Coronavirus: Executive to discuss face coverings in shops

By Enda McClafferty
BBC News NI Political Correspondent

Woman wearing face maskImage source, Getty Images
Image caption,
The rules on face coverings vary around the UK

Stormont ministers will meet later to discuss the wearing of face coverings in shops, but may stop short of making them compulsory, the BBC understands.

Such coverings are already mandatory in shops in Scotland and will become compulsory in England from Friday.

The executive will consider a paper from the Department of Health setting out advice from NI's chief medical officer Dr Michael McBride.

He supports making the wearing of face coverings in shops in NI compulsory.

However, it is understood ministers will also consider a plea from the retail sector which fears the move could damage trade and be difficult to enforce.

The BBC understands one option being considered involves stopping short of making masks compulsory but instead to strongly encourage their use from the beginning of next month.

But if the advice is not followed and there is a low compliance rate then the executive would move to make the use of masks compulsory at the end of August.

Regulations to enforce the compulsory wearing of face coverings on public transport in the Republic of Ireland has already come into effect.

'Enforcement difficult'

Currently, guidelines in Northern Ireland state the wearing of face coverings is only compulsory on public transport, going to hospitals or visiting care homes.

The retail industry has lobbied against making the use of face coverings compulsory in shops, insisting such a move could drive away many customers and make enforcement difficult.

At present, face coverings are not compulsory in shops in Wales, but the Welsh government said that will be kept under review.

Up until now that has also been the position of the Northern Ireland Executive.

Image source, PA Media
Image caption,
Nichola Mallon has supported the introduction of face mask rules for weeks

Health Minister Robin Swann, who will present the paper, has said "everything possible must be done to promote the wearing of face coverings in shops and enclosed spaces".

He told BBC Radio Ulster programme Good Morning Ulster that he would like to see face coverings made mandatory "since the science has moved and proved they are another tool in the prevention of the spread of the coronavirus".

"When we reduced social distancing measures from two metres down to one metre, that was done on the proviso that there would be mitigation processes and measures put in place to allow the retail industry to make those managed reductions, and face coverings were one of those tools," he said.

"I want to see the adoption of face coverings brought in Northern Ireland asap. We've seen them on public transport - anecdotal evidence will tell us we're up to 70% of people wearing those on public transport," he added.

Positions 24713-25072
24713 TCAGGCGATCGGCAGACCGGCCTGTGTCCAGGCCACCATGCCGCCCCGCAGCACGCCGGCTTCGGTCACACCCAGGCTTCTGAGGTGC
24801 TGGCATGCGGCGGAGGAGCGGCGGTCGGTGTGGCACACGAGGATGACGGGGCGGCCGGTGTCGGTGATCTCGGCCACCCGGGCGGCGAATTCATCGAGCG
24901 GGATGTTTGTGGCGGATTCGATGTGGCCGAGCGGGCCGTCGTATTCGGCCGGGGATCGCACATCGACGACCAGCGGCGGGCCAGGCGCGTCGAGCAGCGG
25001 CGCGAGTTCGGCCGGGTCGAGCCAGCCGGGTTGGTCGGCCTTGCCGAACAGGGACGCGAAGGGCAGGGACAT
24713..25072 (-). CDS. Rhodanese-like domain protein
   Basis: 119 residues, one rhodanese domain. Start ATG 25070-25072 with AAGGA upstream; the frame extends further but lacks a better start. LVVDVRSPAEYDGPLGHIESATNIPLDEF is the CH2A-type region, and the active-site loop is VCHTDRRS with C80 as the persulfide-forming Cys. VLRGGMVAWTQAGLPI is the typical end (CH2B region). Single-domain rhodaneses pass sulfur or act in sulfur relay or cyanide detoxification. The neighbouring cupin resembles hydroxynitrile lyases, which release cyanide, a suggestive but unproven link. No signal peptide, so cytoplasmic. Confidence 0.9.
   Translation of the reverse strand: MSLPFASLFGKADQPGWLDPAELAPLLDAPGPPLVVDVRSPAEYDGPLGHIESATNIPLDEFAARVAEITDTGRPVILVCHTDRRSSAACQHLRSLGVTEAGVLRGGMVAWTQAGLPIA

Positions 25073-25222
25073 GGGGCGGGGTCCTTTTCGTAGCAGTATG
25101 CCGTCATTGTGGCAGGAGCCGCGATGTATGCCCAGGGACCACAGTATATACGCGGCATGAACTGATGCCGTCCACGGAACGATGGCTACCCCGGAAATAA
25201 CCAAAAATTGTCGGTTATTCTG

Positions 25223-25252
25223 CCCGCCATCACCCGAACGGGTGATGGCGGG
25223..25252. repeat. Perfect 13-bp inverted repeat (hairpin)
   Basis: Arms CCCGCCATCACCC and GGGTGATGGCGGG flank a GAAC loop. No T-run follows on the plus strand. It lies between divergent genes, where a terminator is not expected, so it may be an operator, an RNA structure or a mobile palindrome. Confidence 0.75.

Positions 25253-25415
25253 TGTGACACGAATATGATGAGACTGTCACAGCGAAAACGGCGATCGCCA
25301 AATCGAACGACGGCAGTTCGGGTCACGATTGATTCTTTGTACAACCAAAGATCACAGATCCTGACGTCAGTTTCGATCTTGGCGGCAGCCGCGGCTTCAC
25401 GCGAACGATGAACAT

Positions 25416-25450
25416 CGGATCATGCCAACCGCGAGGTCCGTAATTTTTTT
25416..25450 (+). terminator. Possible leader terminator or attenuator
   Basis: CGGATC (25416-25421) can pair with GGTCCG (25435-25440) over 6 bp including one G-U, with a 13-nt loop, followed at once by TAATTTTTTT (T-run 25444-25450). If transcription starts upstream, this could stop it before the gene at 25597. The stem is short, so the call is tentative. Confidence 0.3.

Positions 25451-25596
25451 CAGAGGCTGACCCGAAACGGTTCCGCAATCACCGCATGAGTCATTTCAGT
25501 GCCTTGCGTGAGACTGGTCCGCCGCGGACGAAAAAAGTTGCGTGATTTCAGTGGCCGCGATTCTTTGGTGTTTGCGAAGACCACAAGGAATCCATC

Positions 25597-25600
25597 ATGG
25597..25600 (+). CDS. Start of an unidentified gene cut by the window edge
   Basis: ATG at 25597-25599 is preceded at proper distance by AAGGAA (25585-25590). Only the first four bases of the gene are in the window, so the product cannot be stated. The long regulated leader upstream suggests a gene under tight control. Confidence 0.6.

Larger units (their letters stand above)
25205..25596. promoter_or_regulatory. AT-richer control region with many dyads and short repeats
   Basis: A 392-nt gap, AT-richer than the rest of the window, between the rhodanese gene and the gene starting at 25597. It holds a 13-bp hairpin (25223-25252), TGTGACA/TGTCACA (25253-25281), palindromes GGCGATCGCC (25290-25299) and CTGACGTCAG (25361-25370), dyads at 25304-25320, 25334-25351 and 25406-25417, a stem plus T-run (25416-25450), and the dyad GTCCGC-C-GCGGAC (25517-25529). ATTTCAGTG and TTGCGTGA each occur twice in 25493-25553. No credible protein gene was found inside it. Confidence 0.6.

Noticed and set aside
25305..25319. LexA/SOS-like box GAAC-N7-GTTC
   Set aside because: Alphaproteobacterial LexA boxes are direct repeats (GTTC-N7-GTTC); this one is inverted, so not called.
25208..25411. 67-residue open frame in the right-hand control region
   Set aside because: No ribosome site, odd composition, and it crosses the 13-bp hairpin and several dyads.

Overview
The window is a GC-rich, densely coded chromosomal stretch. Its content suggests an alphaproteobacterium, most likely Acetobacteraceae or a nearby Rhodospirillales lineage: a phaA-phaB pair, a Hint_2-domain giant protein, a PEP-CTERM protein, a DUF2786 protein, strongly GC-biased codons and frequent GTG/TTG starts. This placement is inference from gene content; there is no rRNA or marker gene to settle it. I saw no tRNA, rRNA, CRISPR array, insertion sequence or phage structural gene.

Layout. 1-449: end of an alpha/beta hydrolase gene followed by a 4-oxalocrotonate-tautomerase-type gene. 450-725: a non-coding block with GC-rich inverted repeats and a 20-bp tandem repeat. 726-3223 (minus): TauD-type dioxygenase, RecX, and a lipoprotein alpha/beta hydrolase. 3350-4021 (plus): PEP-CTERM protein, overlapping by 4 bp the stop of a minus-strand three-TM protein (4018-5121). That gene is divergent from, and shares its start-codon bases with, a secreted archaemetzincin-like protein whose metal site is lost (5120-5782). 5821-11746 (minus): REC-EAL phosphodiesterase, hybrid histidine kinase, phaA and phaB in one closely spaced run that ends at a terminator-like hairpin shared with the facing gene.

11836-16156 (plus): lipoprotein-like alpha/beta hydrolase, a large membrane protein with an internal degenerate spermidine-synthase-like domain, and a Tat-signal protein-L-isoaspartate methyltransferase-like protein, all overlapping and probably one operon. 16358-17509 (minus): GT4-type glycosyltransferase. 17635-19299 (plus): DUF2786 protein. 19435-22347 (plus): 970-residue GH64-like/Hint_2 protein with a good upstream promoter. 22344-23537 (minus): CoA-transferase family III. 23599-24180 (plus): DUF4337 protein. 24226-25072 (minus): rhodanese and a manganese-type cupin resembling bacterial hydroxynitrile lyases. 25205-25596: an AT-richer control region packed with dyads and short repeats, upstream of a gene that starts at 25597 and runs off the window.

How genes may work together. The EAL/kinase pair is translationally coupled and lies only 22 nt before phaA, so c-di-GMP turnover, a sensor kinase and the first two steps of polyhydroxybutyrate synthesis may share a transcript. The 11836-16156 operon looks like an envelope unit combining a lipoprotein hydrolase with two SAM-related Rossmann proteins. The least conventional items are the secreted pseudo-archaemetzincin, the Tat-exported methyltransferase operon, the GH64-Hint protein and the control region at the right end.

He said face coverings might also provide some "reassurance" to those in Northern Ireland who were asked to shield, a recommendation that will be paused at the end of this month.

Mr Swann said instead of making face masks mandatory he would rather people wore them because of "education and community responsibility".

He accepted there were differing views in the retail industry and among some of his colleagues in Stormont.

The SDLP deputy leader said that if the scientific advice supported mask use on public transport, then that should be extended to shops.

Last week, the local chairman of the British Medical Association (BMA) said most people in Northern Ireland would be wearing face coverings indoors where social distancing was difficult "in the coming weeks".

Dr Tom Black said he was "fairly confident" that most people would be using face masks soon.

He added that there was "less speed on this than we would've expected" from the executive, but believed "it's going in the right direction".

'Holiday at home'

Meanwhile the executive will also discuss the latest travel advice for those wishing to go abroad.

It is understood the parties agree there is too much confusion for travellers and the lack of clarity is having a big impact when it comes to travel insurance.

But one executive source said finding a solution may be difficult with both London and Dublin issuing different travel advice.

The health minister told Good Morning Ulster he accepted the language was not "simple or clear" from the executive.

He said the guidance needs to be updated to reflect the Foreign Office advice on air bridges and holidays and the wording of that language would be "tidied up" later on Thursday.

But he also added that he would still advise people to "holiday at home," which he said included travelling throughout the UK and the Republic of Ireland.